(“killers/slayers of men”) and Androleteirai (Greek: Ανδρολέτειραι, singular Ανδρολέτειρα, Androleteira)
(“destroyers of men, murderesses”),  in the Iliad they
are also called Antianeirai (Greek: Αντιάνειραι, singular Αντιάνειρα, Antianeira)
(“those who fight like men”) and Aeschylus used the Steganor (Greek: Στυγάνορ)
(“those who loathe all men”)
Herodotus stated that in the Scythian
language they were called Oiorpata, oior means “man”, and
pata means “to slay”

FIGHTING GREEK HEROES

The first meeting between
Greeks and Amazons was when Hercules was sent by Eurystheus, the king of MycenaeTiryns and Argos on one of
his celebrated twelve labours, this time to fetch the girdle of the Amazon
queen Hippolyta. The girdle was given by her father Ares and the task was set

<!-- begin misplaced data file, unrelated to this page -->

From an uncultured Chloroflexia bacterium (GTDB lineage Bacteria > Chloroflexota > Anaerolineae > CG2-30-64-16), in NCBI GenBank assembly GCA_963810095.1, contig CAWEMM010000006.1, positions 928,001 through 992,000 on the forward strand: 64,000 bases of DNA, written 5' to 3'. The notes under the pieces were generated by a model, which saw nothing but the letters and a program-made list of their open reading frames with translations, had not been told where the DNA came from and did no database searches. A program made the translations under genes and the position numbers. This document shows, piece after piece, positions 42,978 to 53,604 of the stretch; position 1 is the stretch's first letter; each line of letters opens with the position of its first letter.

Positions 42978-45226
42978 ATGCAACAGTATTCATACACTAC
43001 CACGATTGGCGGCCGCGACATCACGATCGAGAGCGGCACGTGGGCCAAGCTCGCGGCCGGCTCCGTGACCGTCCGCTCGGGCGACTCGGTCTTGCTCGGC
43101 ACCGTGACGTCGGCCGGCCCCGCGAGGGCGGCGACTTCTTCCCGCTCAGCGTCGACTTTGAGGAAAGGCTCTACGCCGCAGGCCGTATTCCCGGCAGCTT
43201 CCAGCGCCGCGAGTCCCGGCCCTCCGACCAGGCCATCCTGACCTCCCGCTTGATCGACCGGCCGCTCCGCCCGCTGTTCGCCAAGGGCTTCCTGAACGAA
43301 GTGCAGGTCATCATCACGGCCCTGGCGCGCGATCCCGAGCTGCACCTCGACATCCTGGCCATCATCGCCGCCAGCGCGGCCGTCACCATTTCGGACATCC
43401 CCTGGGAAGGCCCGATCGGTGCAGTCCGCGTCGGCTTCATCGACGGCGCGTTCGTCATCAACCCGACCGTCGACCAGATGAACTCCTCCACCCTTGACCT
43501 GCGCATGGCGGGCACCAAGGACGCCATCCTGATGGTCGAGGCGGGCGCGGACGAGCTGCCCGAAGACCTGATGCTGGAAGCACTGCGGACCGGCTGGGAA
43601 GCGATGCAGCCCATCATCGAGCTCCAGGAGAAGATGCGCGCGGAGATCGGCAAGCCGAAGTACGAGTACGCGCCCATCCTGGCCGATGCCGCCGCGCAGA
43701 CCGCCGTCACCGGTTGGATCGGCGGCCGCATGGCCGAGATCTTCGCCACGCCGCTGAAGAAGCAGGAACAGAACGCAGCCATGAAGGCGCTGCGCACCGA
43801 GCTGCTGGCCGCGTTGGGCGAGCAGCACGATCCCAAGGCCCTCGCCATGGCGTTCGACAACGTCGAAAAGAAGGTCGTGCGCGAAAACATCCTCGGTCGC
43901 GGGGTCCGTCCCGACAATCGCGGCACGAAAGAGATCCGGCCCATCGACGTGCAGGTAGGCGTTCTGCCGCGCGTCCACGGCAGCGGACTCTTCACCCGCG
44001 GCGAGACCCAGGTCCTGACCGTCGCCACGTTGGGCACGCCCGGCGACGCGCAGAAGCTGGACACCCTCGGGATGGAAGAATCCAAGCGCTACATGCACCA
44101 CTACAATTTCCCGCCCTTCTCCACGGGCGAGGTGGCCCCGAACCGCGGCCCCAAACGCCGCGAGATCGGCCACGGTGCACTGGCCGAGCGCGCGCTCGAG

by Eurystheus precisely because it was an impossibly dangerous endeavour. In
some versions of the story Hercules goes alone but in other accounts he first
assembles an army led by the finest Greek warriors, including Theseus. In some
versions, the taking of the girdle turned out to be rather easier than expected
when Hippolyta willingly handed it over but in other versions, Hera – always
against Hercules because he was the fruit of her husband’s illicit affair with
Alkmene – stirred up the Amazons to give the Greek hero and his army a hot
reception. Fine fighters though the Amazons were, they were no match for the
invincible Hercules who took the girdle back to Eurystheus. Intriguingly, our
earliest depictions of the story in pottery predate the literary sources for